The House of Measures and Great Mystery

From the House of Measures and Great Mystery
you call me by name and invite me to see
the wonders of atoms, of quarks, and of pi,
of mass and of motion, of trees and the sky.

To the House of Measures and Great Mystery
I saunter and ramble, I stagger and flee
to learn from the mystics and scientists too,
to read fact and fiction and find both are true.

By the House of Measures and Great Mystery
a river encircles an ancient fruit tree.
The river’s like crystal, the fruit is in season
in winter and summer, by faith and by reason.

In the House of Measures and Great Mystery
I hear you whisper mercy to me.
Where all is given and all is grace
you hand me a mirror to show me my face.

Past the house filled with people, with bread, and with wine
rich country unfolds and no map marks its line.
Abundant and fertile, it’s wide and it’s free
for it’s rife with both measures and great mystery.

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For those out there who enjoy my poetry and would like to see me write more of it (and help me to do so), I’m working on setting up a Patreon page. I’ll link to it from the blog when it’s up and running.

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A Slow Defeat

Times like these prove life to be

nothing but a slow defeat.

We’re losing ground each passing day

as peace and justice fade to grey.

We injure love and ruin all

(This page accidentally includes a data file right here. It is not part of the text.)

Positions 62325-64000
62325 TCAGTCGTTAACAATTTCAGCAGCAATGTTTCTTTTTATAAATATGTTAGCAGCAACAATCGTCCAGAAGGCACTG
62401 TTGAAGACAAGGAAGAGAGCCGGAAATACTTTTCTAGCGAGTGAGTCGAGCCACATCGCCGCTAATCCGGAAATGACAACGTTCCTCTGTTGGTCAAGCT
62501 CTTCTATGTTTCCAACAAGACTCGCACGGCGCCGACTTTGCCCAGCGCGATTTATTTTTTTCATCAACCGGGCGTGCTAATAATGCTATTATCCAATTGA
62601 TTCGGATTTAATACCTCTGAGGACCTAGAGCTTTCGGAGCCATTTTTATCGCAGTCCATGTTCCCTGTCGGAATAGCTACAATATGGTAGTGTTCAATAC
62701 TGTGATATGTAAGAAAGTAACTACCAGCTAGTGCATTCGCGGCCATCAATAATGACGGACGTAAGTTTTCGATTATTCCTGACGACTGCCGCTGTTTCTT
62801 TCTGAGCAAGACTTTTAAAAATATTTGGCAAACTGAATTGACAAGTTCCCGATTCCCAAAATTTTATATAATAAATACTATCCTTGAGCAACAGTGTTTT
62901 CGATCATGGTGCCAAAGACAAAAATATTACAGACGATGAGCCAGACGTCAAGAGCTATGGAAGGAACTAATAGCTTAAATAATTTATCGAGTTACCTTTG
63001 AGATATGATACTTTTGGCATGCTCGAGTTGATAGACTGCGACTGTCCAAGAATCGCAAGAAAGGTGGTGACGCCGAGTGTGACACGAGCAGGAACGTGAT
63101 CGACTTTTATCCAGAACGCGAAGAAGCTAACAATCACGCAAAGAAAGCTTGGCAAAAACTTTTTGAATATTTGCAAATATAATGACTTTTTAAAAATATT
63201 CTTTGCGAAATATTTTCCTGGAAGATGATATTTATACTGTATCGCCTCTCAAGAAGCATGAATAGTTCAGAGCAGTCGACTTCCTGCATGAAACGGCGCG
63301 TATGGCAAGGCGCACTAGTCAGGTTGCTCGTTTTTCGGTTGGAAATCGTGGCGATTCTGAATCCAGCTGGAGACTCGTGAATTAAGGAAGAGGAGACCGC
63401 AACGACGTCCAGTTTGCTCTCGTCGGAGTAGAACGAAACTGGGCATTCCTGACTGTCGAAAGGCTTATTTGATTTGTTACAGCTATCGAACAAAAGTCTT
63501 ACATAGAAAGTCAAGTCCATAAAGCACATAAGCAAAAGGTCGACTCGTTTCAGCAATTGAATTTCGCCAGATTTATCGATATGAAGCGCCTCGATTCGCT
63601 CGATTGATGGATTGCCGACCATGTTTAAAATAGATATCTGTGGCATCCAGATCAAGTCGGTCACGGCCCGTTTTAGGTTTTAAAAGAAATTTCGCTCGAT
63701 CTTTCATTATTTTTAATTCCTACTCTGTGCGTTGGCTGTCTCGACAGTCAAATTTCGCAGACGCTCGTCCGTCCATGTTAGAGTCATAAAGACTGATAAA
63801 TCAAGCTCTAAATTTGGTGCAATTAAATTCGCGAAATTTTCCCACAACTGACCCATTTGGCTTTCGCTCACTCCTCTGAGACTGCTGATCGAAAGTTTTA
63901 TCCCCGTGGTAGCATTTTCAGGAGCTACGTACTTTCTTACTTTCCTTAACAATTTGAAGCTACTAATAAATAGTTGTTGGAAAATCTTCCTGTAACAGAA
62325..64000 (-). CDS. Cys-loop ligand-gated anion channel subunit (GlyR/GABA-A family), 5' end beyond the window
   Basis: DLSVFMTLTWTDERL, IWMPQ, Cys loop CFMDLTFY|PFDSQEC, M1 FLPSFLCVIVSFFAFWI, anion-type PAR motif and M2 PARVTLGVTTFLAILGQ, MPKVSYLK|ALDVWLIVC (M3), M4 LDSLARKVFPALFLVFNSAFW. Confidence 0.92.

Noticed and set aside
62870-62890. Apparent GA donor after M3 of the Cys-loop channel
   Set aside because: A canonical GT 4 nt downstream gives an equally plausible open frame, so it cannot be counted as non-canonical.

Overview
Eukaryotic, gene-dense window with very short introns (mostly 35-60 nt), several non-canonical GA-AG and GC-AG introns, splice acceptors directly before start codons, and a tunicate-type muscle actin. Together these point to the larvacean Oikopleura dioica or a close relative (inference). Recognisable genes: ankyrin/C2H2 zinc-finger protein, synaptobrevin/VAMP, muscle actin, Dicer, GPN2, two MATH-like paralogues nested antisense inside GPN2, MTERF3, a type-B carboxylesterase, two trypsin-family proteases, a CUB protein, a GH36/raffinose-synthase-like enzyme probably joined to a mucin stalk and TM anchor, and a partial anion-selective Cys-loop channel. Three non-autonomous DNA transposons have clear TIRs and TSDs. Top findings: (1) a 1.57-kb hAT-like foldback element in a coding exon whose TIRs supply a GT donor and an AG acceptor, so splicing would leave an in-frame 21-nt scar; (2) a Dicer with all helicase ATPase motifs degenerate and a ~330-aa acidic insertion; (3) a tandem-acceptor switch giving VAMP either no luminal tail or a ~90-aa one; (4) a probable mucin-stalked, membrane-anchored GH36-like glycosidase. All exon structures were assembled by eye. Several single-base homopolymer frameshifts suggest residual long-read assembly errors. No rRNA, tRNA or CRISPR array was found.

with senseless wounds and hurt and gall.

 

In these sad and broken days

our hearts are mourning Christ’s delays.

Come swiftly Jesus, Kindly King,

set wrongs to right, and healing bring.

 

We long for what we’ve never seen

a realm of rampant harmony:

where all are welcome, all are heard,

where hearts are mended, and the world

is free from wrack, and free from strife

and each breathes to each a vibrant life.

Praying for Rain

When I posted “Creation Song” a few weeks ago I mentioned that it was something of an oldie, but compared to the poem below, it’s still young! “Praying for Rain” came out of a poetry writing class I took as an undergrad in February 2001! I’d been writing poetry for several years at that point, but it was the first poem I felt truly proud of–proud enough to share it in class, which for an introvert like me is saying something. It mingles images from my childhood home with a vivid dream I had not too long before writing it. Even after 15 years, I still like it and I hope you do too!